Peter Leithart’s chapter, simply titled “Violence,” is very impressive and uses semantics and rhetoric in truly interesting ways. Leithart is a brilliant, provocative scholar, formerly of the quirky New Saint Andrews in Idaho. Has he become a pacifist? No, not exactly, but his exploration of God’s rightful war against violence is breathtaking and highly recommended for careful study.

Daniel Bell gives a summary of his book Just War as Christian Discipleship. He writes “Just war as a distinctly Christian form of politics asks a great deal of those who would abide by its discipline. It asks of Christians that they recognize that their identity is found first and foremost not in the nation-state but in Christ and his body, the church. This is no small task or petty challenge, given the pretensions of modern states… just war calls for a people who can bear great risks, shoulder great responsibilities and forgo the consolations of a more permissive politics of war.”

CPJ friend David Gushee explores why there hasn’t been a robust, coherent tradition of evangelical social ethics and politics. I appreciate these reminders of our weaknesses and the feisty call to get serious about the lordship of Christ over all of life, including specific social concerns and public policies. However, this chapter seemed to miss some of the good stuff – from CPJ and Evangelicals for Social Action, for instance – that has developed in the last decades. Gushee presents a quick overview of what he sees as a viable view on ten topics, inviting further conversation. Some of this draws on his magisterial The Sacredness of Human Life and a collection Gushee edited, A New Evangelical Manifesto.

The last two chapters of Christian Political Witness are like testimonials – still semi-scholarly, but with a slight shift in tone. Jennifer McBride offers examples of how public repentance can witness to our common ground with others, and her call to humility is more than appropriate. Bishop David Gitari of Kenya reflects powerfully upon his ministry in a land of dangerous hostilities; it is rare to see solid, orthodox writing on theology next to a section called “elections and assassinations” and the famous poem from Martin Niemoller. Bishop Gitari reminds us of what is at stake in our efforts to nurture a Christian political option, and the people we are called to be, “in but not of the world.”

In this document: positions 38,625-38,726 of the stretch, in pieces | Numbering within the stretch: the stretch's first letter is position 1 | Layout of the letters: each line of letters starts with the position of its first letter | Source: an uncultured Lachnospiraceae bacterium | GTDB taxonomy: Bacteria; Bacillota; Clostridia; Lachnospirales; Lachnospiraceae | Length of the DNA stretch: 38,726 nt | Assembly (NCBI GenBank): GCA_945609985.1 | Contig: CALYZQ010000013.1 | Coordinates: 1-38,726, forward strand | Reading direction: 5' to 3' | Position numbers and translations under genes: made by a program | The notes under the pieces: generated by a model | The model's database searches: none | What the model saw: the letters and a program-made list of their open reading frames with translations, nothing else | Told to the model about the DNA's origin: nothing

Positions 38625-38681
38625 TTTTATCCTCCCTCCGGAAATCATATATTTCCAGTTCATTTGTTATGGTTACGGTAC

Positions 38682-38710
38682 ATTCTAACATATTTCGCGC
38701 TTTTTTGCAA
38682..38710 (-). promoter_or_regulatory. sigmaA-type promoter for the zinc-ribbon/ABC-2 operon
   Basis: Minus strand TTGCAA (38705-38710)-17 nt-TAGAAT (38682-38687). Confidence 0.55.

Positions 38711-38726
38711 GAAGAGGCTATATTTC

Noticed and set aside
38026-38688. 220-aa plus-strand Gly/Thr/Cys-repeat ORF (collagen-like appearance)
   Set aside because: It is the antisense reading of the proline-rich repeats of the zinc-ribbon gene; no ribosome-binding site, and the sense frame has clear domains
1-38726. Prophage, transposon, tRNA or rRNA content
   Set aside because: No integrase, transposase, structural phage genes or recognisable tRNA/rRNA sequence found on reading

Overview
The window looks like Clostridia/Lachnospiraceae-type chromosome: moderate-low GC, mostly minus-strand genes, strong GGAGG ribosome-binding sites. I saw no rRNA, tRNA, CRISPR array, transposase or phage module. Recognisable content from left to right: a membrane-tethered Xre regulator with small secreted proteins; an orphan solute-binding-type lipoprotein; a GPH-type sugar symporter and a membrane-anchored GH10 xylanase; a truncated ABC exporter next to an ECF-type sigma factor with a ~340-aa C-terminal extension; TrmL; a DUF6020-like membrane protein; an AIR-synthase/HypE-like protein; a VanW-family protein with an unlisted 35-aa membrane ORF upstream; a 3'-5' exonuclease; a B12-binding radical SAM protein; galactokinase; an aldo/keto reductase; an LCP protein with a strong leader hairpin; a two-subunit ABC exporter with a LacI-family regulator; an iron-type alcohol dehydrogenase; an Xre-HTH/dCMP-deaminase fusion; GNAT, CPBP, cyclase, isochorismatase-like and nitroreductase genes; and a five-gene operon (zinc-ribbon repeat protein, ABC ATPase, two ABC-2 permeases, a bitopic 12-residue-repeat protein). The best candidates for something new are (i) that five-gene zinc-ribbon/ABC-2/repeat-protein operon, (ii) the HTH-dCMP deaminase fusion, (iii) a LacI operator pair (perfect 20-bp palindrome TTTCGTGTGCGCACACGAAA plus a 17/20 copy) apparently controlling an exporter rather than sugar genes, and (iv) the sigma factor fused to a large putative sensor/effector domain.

-  Byron Borger runs Hearts & Minds Books. Capital Commentary readers can get a 20% discount on books listed here by ordering through Hearts & Minds.

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Capital Commentary is a weekly current-affairs publication of the Center for Public Justice. Published since 1996, it is written to encourage the pursuit of justice. Commentaries do not necessarily represent an official position of the Center for Public Justice but are intended to help advance discussion. Articles, with attribution, may be republished according to our publishing guidelines.”